I've leveled the previously bottom stair cement slab (20" x 48" x 20"
I now need to pour a new 7 3/4" high "bottom" stair in front of the
leveled slab, above.
I intend to use rebar in the new bottom stair (2 - 4' rods and 2- 1'
rods in a rectangle supported by two wire cradles to position the rebar
in about 5" about the bottom of the slab).
I like to ask the group how much deeper/thicker should the slab be to
sit firmly in the ground? Asphalt will be laid right up to the front
of the new bottom stair, which should hold it in place, some.
TIA for any tips, suggestions, comments.
| 7 ¾" rise
old stair |________
leveled | new stair |
| |_7 /34" rise_____________ground
| ? deep |
Well, imo the more effective way would be to drill into the existing
pouring in three or four locations and insert some rebar into the holes
to effectively tie the new step to the existing one. Then, the more
effective way to hold the new step is to enlarge the base area, not
make it simply deeper. I'd probably lay at least a couple feet of 4"
sidewalk in front rather than deepen it further. I would then use wire
mesh in it and only one or two bars in the step itself at most just
tied to the tie-pieces. That should last a long time.
Of course, you'll want to make sure the ground under the new pour has
been well packed and has good sub-base before pouring. If it's been
dug up in the previous repair, a goodly amount of tamping will be
essential. Such a small area would hardly justify renting a tamper,
I think you're sayinhg buy/rent a hand tamper? I think they're the
pnes with a handle and a flat piece about 1 foot square to bang the
dirt and stuff down??
I never thought about a 4" walkway in front fo the last stair. I was
thinking the asphalt would hold the last stair in place.
Actually, what I said was "Such a small area would hardly justify
renting a tamper" which sounds to me like the exact opposite. In
renting, I figured it would be clear I was speaking of a powered one,
however, implying you should make one or borrow one, and yes, I'd
expect it to be hand-powered...
You're the one w/ the sinking steps from before, right? The
recommendation is as I said, to make the base area larger to
prevent/minimize future/further settling. It ain't goin' nowhere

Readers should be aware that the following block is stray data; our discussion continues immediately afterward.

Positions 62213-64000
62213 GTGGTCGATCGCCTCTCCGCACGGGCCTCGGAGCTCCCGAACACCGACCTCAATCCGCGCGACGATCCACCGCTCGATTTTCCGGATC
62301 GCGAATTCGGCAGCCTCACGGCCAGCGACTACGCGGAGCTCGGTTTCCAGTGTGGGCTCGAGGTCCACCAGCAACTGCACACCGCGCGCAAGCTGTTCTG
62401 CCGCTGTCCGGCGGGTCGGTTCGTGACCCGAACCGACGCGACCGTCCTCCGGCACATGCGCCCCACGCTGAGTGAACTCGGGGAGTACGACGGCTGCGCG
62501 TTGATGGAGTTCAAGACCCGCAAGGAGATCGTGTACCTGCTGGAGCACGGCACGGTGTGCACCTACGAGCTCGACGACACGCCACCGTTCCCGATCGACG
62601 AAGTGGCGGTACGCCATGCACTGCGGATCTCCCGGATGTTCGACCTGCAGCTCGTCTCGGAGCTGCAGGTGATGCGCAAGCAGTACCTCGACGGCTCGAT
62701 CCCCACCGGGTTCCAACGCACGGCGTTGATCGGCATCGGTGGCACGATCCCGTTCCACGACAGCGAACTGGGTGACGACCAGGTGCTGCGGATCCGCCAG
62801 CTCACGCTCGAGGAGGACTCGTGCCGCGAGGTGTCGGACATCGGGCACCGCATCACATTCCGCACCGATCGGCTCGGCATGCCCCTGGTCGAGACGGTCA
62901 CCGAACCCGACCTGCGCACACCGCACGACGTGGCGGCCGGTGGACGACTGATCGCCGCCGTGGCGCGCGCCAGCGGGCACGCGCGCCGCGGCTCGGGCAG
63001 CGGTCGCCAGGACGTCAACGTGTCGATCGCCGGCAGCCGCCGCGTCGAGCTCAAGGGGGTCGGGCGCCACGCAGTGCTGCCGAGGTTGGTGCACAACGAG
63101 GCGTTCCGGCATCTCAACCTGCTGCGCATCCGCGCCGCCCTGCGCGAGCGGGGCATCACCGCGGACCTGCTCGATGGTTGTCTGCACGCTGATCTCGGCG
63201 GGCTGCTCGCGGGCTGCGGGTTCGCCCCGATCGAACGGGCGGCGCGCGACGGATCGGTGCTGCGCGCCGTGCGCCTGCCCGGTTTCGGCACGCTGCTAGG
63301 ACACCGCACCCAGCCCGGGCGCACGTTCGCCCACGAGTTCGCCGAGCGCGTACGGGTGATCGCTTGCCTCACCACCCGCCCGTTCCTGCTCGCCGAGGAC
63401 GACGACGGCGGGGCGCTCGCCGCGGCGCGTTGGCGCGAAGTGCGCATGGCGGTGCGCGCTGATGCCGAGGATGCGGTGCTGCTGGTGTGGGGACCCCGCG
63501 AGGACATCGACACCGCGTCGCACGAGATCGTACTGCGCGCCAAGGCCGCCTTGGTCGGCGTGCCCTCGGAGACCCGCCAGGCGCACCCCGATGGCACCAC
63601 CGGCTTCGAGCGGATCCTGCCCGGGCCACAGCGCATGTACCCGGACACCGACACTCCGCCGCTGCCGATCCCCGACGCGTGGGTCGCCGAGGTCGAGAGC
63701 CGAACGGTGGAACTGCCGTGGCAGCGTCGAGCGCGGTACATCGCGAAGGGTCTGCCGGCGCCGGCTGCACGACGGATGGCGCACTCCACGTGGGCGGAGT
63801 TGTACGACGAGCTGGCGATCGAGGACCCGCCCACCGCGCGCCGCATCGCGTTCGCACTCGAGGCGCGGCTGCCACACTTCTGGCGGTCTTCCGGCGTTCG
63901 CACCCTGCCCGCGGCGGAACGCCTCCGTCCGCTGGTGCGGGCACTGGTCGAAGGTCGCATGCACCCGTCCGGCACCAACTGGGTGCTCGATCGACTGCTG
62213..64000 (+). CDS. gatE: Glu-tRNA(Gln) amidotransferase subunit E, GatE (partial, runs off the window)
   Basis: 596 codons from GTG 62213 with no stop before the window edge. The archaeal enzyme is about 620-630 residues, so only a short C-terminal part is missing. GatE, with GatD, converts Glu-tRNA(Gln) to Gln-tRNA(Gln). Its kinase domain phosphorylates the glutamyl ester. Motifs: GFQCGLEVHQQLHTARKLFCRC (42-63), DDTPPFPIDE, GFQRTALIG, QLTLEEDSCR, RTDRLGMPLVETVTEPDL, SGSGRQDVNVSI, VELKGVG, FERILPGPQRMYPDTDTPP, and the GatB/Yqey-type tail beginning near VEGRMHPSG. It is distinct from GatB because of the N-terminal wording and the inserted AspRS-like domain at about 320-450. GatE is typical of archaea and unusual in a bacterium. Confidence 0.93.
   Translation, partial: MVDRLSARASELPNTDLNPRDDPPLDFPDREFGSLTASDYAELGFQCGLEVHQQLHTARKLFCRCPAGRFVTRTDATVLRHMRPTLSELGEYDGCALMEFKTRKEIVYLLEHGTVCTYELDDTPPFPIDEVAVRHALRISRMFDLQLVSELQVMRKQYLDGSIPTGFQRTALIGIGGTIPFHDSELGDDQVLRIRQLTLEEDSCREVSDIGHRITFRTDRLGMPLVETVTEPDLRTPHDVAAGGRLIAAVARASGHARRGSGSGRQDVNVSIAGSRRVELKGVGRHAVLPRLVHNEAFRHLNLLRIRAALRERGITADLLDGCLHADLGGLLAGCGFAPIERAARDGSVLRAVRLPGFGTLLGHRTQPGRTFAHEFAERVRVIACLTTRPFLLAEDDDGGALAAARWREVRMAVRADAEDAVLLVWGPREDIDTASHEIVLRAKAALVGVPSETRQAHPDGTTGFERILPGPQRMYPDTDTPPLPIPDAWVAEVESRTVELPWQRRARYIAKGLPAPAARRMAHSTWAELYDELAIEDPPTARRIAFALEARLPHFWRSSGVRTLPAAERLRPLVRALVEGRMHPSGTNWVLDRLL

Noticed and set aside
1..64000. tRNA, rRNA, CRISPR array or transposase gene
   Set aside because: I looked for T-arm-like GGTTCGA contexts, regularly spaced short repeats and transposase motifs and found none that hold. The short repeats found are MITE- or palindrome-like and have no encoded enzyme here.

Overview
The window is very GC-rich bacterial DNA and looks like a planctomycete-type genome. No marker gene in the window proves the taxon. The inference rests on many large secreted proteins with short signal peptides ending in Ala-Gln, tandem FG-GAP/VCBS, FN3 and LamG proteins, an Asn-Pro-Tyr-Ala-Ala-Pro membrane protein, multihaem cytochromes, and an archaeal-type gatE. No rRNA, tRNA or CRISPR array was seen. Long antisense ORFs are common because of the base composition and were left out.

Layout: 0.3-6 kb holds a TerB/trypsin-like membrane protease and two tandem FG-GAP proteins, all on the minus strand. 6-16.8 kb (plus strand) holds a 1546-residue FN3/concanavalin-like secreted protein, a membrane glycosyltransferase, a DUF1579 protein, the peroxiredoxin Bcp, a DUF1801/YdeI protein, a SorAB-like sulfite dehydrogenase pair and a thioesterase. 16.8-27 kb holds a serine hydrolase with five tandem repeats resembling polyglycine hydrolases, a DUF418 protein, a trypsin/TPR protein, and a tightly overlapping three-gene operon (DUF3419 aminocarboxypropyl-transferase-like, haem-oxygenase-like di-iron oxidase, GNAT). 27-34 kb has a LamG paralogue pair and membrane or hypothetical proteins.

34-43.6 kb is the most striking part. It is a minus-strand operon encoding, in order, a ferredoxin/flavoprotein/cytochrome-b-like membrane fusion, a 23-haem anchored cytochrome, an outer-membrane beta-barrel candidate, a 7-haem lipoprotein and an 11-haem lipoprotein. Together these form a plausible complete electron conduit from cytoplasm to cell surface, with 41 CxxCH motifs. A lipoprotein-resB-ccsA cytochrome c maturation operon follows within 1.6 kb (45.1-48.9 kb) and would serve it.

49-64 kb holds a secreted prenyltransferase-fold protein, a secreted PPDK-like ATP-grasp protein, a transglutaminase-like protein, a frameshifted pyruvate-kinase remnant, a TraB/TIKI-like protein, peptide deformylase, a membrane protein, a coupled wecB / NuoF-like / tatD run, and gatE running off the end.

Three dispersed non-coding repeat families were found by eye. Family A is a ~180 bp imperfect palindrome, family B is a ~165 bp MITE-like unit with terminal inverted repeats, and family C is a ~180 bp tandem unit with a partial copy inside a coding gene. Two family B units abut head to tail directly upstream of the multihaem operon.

laterally unless it's on a steep hillside or somesuch, particularly
once it's tied into the existing steps.
I'm just suggesting that doing it this way will leave you w/ a more
nearly single pour that just laying a square block down in front of the
existing one. Your choice, of course.
First you want to address "how am I going to connect this new add on to
your existing stairs"
and how you would is drill 4 holes equally spaced along the last steps
face in the center.
---o---o---o---o--- in to these insert rebar that will come no closer
than 3" from the front of the new stair front.
Second is what kind of base (footing) is this addition going to
need.....what you are doing is increasing the total footprint of the
stairs by adding this step and it needs to have footing under it just
as it would if it was poured with the original steps. Which means it
needs to be doug into the ground and formed above ground. I dont know
if you mentiond what your cause of movement for the stairs but this
needs to be taken into consideration with this last step as well.
I would make the last step at least as thick below the ground as it is
above the ground and add about 3" on the 3 sides (2 sides and 1 front)
for the footing. in other words the part in the ground will be 6"
larger (from left to right) and 3" larger (from front to back) than the
step itself. This is where the steel should go in the footing and again
keep it 2-3" back from the dirt (sides & bottom) place it on a pieces
of brick or broken cement (not wood).
there is no need for additional steel in the step other than the dowels
This will hold its own there is no need to place anything up against it
to "hold it".
Please note where the old meets the new you will have a "cold Joint"
make sure you moisten the existing concrete prior to pouring the new
stuff to help the 2 bond. If you want the new one to not look new add a
little bit of black color to the mix this will take away the brighness
of the new concrete. Also to match the texture of the old steps you can
"face" the new one ......remove the forms after the concrete has set
and starts to pull away from the forms...depending on weather could be
as little as a couple of hours....CAUTION..doing this prematurely will
cause the stair to "slump".....actually you know what just wait till
the next day and do it... When removing froms from concrete ALWAYS hit
the forms DOWN with a hammer to loosen them and then pull them away
this avoids chunks comming off wiith the forms....after this make up a
mixture of sand and cement (and a little black color) and rub this on
the newly exsposed concrete in a even mannor (kinda like Icing a cake)
only very thin maybe 1/4 inch at the max more like 1/8 inch. when
applying this coat try to make the inside of the step (where the new
and old meet) slightly concave use a piece of pvc or a old broom handel
to do this or even a small rubber ball if you have it drag it along the
seam from side to side in one motion to make a smooth line. As a matter
of fack if you would like to give the stairs a "face lift" you can do
this to the whole thing. If you do this I would suggest painting the
stairs with a bonding adheasive first. (H.D. Lowes) concrete section
"consrete bonding adheasive" youre stairs will look brand new.....good
luck....Hmmmm....let me see did I leave anything out..........
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